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Understanding the Child in Foster Care
Children entering foster care experience the trauma of being removed from their families. They come into care with losses that may include their parents, extended family, home, familiar routines, pets, neighborhoods, schools, friends, favorite toys and treasured belongings, and in some cases their culture. The following resources provide information to help understand how parenting may need to be adjusted to reduce the impact of trauma on the child. Resources include State and local examples.
Ambiguous Loss Haunts Foster and Adopted Children
Adoptalk, Winter 2009
Explains the ambiguous loss–grief or distress combined with confusion about the lost person or relationship–felt by parents of adopted children with special needs, birth parents, and foster and adopted children. Strategies for helping children cope with ambiguous loss are provided.
How Loss of Culture, Ethnicity, Religion and Heritage Can Affect Children in Foster Care
Krebs, Singer, & Marshall (2009)
Describes the significance of the losses of culture, ethnicity, religion, and heritage for children and youth in foster care.
The Perspective of the Consumer: Foster Children Tell Us What They Need
In Chapter 4 of Foster Care Therapist Handbook: Relational Approaches to the Children and Their Families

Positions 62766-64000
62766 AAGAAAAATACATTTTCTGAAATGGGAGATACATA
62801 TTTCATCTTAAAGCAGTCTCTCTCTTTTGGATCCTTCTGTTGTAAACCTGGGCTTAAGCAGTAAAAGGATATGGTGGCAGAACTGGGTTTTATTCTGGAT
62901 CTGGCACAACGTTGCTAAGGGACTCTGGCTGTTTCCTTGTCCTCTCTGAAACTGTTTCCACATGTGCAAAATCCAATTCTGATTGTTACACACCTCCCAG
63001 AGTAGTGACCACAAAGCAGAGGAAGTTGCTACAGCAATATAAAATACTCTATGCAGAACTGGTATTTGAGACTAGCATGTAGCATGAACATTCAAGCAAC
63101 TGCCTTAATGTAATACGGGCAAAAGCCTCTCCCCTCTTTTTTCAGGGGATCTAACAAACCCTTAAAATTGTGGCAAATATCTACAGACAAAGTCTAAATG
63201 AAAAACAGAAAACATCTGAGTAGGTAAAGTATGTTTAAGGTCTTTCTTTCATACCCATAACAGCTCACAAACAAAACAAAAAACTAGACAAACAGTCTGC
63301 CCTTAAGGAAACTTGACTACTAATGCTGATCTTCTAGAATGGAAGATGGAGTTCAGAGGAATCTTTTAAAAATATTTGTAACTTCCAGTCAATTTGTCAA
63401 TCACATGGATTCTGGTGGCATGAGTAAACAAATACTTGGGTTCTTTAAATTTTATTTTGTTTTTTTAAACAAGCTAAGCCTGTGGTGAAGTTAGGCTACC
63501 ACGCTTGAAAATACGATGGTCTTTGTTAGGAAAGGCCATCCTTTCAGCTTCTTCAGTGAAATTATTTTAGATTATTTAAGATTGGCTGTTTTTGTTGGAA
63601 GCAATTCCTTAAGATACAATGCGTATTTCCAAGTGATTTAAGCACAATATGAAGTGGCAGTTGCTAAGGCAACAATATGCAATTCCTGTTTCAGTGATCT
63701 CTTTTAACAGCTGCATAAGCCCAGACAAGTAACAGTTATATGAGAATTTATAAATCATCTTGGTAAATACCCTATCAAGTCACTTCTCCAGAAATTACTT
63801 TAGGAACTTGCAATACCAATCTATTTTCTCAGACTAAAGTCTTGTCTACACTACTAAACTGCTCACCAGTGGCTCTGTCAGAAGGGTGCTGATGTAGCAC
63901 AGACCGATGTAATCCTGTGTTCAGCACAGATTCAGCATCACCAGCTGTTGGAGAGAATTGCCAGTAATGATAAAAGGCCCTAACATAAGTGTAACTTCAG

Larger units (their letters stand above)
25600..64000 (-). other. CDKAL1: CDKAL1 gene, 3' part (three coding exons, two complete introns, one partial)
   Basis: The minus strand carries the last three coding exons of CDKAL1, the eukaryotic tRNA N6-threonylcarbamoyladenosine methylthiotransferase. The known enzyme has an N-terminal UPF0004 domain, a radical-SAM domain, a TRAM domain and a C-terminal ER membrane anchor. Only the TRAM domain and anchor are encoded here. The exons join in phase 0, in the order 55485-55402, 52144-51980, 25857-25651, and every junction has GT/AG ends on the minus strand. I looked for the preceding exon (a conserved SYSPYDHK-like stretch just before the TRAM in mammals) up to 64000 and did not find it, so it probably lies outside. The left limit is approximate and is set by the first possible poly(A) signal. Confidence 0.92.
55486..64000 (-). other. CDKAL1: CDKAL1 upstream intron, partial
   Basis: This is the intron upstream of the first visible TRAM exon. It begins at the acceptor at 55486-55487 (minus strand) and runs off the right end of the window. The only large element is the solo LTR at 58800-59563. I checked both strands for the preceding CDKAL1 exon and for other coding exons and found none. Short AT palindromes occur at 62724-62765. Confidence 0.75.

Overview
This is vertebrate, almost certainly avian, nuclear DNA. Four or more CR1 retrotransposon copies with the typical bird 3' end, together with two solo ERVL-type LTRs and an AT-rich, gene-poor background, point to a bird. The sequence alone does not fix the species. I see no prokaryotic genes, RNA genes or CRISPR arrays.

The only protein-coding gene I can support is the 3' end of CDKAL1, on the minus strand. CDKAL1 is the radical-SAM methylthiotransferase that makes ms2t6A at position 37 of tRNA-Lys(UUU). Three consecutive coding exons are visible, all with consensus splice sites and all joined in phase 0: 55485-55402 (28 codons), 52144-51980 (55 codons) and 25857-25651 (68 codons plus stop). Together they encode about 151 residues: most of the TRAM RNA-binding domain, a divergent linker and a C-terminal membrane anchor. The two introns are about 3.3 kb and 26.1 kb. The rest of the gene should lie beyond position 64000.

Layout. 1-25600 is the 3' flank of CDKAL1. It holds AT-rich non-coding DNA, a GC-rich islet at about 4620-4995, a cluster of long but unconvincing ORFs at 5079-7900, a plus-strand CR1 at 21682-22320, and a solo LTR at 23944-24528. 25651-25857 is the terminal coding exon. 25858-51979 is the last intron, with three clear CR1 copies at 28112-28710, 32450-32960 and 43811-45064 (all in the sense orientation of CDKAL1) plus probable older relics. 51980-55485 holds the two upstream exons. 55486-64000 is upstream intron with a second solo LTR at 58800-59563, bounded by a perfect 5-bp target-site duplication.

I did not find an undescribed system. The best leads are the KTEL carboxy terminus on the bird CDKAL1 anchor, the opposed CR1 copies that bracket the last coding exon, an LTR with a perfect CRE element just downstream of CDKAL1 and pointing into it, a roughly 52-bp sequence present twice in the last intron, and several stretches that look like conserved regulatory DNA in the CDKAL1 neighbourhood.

Child Welfare League of America (2008)
Discusses how the thinking processes of foster children shape their reality and reviews how the experiences in foster care are often confusing, traumatic, and emotionally provocative.
State and local examples
Disruptions in Close Relationships: How They Affect a Child's Behavior, Thoughts, and Feelings (PDF - 190 KB)
University of Wisconsin-Extension, Cooperative Extension (2003)
Examines types of disruptions that may occur in a child's life, the stages of coping, and includes a chart illustrating common reactions of children coping with separation and other major life changes.
Family Members Behind Bars: Difficult Questions Children Ask and Answers That Might Help: A Caregiver's Guide to Montana's Criminal Justice System From Arrest to Release (PDF - 467 KB)
Montana Alliance of Families Touched by Incarceration (2009)
Provides Montana foster and kinship caregivers with guidance for answering questions children might have about parental incarceration.
Fostering the Child Witness of Domestic Violence
North Carolina Division of Social Services & Family and Children's Resource Program
Fostering Perspectives: Views on Foster Care and Adoption in North Carolina, 12(2), 2008
Provides experiences of children who have witnessed domestic violence, how the violence can impact them, and strategies foster parents can use to help such children.
Systemwide: Mental health - Grief and loss